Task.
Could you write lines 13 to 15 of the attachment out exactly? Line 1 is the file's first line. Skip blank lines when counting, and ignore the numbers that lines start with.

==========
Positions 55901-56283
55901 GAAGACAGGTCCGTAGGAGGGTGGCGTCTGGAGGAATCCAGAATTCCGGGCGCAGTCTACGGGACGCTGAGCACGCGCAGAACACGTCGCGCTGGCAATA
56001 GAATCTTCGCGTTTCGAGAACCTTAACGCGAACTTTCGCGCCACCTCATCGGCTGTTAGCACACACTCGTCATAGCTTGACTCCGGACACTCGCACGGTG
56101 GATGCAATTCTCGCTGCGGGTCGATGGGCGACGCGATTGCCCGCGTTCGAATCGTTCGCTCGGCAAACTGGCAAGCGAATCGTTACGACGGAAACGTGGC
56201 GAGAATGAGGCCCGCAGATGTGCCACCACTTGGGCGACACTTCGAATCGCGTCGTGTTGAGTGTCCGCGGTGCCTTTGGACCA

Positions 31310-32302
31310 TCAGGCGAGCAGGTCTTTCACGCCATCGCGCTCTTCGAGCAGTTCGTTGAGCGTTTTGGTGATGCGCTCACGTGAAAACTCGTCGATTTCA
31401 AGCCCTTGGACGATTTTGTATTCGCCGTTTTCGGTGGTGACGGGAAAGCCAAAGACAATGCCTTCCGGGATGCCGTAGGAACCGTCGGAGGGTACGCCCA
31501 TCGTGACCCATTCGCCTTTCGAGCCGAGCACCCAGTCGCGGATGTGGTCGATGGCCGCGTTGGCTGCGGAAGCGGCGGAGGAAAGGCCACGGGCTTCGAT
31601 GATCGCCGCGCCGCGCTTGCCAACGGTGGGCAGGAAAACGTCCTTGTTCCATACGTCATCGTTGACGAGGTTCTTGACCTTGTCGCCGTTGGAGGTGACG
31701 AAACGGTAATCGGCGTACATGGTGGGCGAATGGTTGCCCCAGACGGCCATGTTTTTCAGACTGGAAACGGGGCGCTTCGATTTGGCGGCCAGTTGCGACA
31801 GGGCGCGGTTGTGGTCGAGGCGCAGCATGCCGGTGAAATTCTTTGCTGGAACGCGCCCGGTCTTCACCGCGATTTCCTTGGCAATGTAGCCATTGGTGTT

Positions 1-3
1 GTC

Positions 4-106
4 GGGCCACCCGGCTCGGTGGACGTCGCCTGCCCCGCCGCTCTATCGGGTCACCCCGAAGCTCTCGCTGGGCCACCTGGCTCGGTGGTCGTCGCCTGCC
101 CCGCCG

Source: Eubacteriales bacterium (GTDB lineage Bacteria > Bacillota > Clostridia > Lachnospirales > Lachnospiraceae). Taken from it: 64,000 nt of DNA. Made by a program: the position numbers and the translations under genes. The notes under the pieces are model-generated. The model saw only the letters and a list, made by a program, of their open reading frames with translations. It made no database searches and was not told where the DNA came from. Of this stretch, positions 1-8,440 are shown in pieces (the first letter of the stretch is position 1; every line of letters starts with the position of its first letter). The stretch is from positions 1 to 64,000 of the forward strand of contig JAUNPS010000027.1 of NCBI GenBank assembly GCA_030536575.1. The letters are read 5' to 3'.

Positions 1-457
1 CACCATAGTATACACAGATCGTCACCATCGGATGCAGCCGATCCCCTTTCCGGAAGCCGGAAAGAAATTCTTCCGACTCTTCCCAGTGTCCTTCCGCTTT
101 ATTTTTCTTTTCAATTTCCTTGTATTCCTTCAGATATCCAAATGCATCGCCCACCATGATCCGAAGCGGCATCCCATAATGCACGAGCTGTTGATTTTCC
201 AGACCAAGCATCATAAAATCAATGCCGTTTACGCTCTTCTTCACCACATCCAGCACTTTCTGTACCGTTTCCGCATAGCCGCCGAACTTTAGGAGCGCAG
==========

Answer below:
Positions 1-3
1 GTC

Positions 4-106